different species of coagulase-negative staphylococci should be validated before use. However, in general commercially available methods do perform well in the identification of S. epidermidis, the most commonly encountered coagulase-negative staphylococcal species.
Table 16-4 shows how the catalase-positive, grampositive cocci can be differentiated. Because they may show a pseudocatalase reaction, that is, they may appear to be catalase-positive, Aerococcus and Enterococcus are included in Table 16-4; Rothia (formerly Stomatococcus) is included for the same reason. Once an organism has been characterized as a gram-positive, catalase-positive, coccoid bacterium, complete identification may involve a series of tests, including (1) atmospheric requirements, (2) resistance to 0.04 U of bacitracin (Taxo A disk) and furazolidone, and (3) possession of cytochrome G as determined by the microdase (modified oxidase) test. However; in the busy setting of many dinical laboratories, microbiologists proceed immediately to a coagulase test based on recognition of a staphylococcal-like colony and a positive catalase test.
Microdase disks are available commercially (Remel, Inc., Lenexa, Kan). A visible amount of growth from an 18- to 24-hour-old culture is smeared on the disk; Micrococcus spp. turn blue within 2 minutes (see Figure 13-25).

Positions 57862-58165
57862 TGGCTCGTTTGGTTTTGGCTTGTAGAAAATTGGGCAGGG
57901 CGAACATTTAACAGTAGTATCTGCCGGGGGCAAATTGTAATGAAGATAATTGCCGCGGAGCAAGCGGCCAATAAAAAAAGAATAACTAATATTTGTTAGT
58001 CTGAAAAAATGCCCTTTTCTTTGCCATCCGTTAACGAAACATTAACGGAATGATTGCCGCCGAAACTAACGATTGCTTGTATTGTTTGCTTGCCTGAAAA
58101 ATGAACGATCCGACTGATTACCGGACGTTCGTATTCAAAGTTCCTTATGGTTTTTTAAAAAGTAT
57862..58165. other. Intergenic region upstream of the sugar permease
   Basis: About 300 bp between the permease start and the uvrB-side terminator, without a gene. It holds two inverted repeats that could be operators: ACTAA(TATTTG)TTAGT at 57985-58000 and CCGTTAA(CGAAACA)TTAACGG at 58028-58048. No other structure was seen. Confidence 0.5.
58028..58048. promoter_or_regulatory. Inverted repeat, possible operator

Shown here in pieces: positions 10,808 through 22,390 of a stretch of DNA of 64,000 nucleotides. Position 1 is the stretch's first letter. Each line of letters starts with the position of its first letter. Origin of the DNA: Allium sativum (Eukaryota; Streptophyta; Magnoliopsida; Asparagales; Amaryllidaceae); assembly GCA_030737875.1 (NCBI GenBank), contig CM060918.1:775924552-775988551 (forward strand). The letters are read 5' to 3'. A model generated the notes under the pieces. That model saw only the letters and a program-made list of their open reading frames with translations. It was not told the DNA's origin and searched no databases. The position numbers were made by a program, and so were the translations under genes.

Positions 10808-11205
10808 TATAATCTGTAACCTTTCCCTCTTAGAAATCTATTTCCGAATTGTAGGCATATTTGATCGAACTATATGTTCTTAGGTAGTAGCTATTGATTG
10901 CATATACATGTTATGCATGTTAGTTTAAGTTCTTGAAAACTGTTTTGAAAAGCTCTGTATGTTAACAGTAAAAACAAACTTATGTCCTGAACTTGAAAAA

Both for bacitracin and for furazolidone resistance, disk tests are used (Figure 16-2). A 0.04-U bacitracin-impregnated disk and a 100-pg furazolidone-impregnated disk, both available from Becton Dickinson and Company, are placed on the surface of a 5% sheep blood agar plate that has been previously streaked in
three directions with a cotton-tipped swab that has been dipped in a bacterial suspension prepared to match the turbidity of the 0.5 McFarland standard (i.e., the same as is used in preparing inocula for disk diffusion susceptibility tests as described in Chapter 12).
Micrococcus spp. and related genera are (1) not lysed with lysostapbin, (2) resistant to the antibiotic furazolidone, (3) susceptible to 0.04 U of bacitracin, and (4) microdasepositive; they usually will only grow aerobically. In contrast, staphylococci are (1) lysed with lysostaphin, (2)
• 2 hr PYR broth hydrolysis*
S. saprophytics subsp. saprophytics $. cohnii subsp. cohnii S. cohnii subsp. urealyticum S. sduri subsp. sciurf S. homlnis subsp. novobiosepticus Table 16-6
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